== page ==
Best of Daily Reflections: Finding a Deeper Freedom

Daily Reflection / Produced by The High Calling
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But among you there must not be even a hint of sexual immorality, or of any kind of impurity, or of greed, because these are improper for God’s holy people. Nor should there be obscenity, foolish talk or coarse joking, which are out of place, but rather thanksgiving.

Ephesians 5:3-4

I grew up in a culture that frowned upon swearing. In my family, I wasn't even supposed to say things like "Shut up," not to mention off-color words or taking the Lord's name in vain. As far as I can remember, I heard my father and mother swear a grand total of five times in life, the majority of which were ruses to teach me and my siblings not to say those nasty words.

My church experience reinforced what I learned at home. Ephesians 5:4 and similar verses were used to teach me and my friends not to engage in "obscenity, foolish talk or coarse joking." For the most part, we avoided such language, believing it to be wrong and inconsistent with our Christian commitment.

But then, sometime during my twenties, my peers and I rebelled against our strict upbringing. Though we continued to be committed Christians, we reveled in the discovery that we could swear and not be struck by a bolt of lightning from Heaven. We wouldn't do this in sermons, with our parents, or in front of the kids in our youth group, of course. But, in private, we partook in a few juicy cuss words. They helped us express our anger. They allowed us to feel that we could be Christians and still be hip. Most of all, when we said words that felt forbidden, we sensed a kind of freedom. God still loved us. We could still serve him. We didn't have to be bound by fear that a slip of the tongue would lead to divine rejection.

Perhaps you have experienced something like this in your life. It might have to do with swearing or drinking or playing cards or going to movies or doing other things that were frowned upon in your family and church. These behaviors might even have allowed you to break free from legalism that limited your experience of God's grace.

As my Christian friends and I grew older, many of us have found a deeper freedom than the one we relished in our twenties. Once we realized that God would not condemn us to Hell for using coarse language, once we sensed that God's grace covered us fully, we began to take more seriously verses like Ephesians 5:4. We began to discover a new freedom, not the freedom to say whatever we liked, but rather the freedom not to say things because they didn't please the Lord. We found new freedom to see how our words could build people up, offer respect and kindness to others, and reflect the fact that we have been created in God's image.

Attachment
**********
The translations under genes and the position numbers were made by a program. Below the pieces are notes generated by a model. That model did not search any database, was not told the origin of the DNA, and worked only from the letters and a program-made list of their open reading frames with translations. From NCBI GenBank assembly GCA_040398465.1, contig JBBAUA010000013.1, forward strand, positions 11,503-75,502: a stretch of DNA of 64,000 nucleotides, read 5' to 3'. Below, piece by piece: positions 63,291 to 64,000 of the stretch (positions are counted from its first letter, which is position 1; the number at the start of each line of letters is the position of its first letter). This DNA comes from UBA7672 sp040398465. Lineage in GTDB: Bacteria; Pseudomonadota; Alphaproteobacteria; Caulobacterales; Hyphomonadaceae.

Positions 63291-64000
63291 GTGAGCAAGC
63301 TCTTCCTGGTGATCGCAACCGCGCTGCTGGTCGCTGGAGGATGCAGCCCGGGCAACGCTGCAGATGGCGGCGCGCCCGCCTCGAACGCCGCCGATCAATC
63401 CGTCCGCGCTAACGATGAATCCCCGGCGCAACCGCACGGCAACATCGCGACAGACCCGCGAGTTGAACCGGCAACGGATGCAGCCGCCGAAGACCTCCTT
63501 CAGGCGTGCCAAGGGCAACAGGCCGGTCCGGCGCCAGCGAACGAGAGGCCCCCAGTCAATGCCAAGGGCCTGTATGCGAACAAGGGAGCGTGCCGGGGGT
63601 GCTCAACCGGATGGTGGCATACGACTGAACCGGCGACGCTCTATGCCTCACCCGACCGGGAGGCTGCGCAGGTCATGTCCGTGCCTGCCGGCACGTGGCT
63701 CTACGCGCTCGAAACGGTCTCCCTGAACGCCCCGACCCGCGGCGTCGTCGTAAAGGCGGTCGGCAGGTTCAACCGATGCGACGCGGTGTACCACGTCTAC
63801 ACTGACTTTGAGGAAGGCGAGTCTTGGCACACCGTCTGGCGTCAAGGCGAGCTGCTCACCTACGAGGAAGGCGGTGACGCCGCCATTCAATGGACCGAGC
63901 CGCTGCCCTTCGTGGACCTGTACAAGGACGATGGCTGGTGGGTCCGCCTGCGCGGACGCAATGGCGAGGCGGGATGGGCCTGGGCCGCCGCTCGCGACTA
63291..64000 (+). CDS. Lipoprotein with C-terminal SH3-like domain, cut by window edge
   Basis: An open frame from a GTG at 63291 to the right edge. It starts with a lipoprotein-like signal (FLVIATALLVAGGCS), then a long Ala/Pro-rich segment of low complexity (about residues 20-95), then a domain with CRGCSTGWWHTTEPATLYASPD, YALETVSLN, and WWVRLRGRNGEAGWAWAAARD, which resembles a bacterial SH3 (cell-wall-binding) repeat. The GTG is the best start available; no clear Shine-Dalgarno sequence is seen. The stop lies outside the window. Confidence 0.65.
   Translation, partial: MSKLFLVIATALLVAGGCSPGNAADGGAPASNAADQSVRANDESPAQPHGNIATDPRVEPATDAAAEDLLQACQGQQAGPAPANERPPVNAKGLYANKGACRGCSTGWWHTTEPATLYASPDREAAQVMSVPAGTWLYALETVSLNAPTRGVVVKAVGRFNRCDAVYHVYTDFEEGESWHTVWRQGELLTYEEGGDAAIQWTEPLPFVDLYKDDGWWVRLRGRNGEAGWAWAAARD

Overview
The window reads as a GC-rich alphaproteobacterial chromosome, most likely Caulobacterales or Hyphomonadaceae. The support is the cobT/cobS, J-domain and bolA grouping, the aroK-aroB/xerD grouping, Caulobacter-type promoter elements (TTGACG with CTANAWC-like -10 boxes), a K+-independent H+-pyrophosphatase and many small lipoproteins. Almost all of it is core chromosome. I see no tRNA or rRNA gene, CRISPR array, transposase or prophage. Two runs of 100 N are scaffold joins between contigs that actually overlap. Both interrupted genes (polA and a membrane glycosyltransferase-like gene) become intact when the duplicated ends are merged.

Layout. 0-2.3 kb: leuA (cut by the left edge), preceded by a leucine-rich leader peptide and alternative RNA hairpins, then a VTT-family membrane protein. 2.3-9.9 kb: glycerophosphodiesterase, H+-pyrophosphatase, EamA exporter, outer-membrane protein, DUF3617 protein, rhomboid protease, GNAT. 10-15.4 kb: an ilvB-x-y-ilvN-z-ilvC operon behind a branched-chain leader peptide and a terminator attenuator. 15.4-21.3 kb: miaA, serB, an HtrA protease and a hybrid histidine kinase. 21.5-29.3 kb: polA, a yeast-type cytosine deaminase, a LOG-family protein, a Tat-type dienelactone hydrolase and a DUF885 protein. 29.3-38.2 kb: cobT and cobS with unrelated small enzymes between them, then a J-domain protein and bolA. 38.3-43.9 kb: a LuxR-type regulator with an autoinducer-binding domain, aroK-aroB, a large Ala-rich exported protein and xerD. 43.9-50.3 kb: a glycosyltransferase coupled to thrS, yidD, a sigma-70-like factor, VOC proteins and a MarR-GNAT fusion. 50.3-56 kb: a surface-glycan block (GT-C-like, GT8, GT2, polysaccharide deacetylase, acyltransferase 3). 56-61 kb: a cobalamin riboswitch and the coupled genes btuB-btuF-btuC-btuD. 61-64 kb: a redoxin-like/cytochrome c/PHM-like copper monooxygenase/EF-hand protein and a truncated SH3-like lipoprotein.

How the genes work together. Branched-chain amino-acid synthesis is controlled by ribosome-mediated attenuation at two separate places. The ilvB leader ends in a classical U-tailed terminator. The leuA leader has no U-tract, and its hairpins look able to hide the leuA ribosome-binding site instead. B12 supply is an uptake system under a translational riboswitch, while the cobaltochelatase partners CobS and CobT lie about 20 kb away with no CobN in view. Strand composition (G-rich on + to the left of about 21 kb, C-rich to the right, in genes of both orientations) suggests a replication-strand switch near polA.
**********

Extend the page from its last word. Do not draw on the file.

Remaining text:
Now, I'm not saying that I never, ever use bad language. When I dropped a 4x4 on my foot a few weeks ago, I said a couple of words that I'd rather didn't show up on some YouTube video. Yet, at this stage of my life, when I fall into "obscenity," I no longer fear that I've committed the unforgivable sin. Rather, I know that I am forgiven, that God invites me to live without fear of judgment. But I also know that God has set me free in Christ so that I can offer all that I am to him, including every single word that I speak. These days, I would like every single word I speak to honor the Lord and to fulfill his purposes, even when I drop a heavy board on my foot.

QUESTIONS FOR FURTHER REFLECTION: As you have grown in your faith, have you had to learn to leave certain kinds of legalism behind? In the process of doing this, did you swing the pendulum too far? Do you ever find yourself saying things that would be better left unsaid? Have you discovered the freedom to choose to do that which honors the Lord?

PRAYER: Gracious God, thank you for loving me, forgiving me, and being patient with me. Thank you for not condemning me when I fall short of your intentions for me. Thank you for helping me to experience freedom from guilt and fear.

Dear Lord, I would like to honor you with every thing I do, with every word, every deed. I don't want to play at being religious. Rather, I want to offer my whole self to you as a living sacrifice, including my words, all of them. Help me, I pray, to live fully in your presence and for your glory in all that I do and say. Amen.


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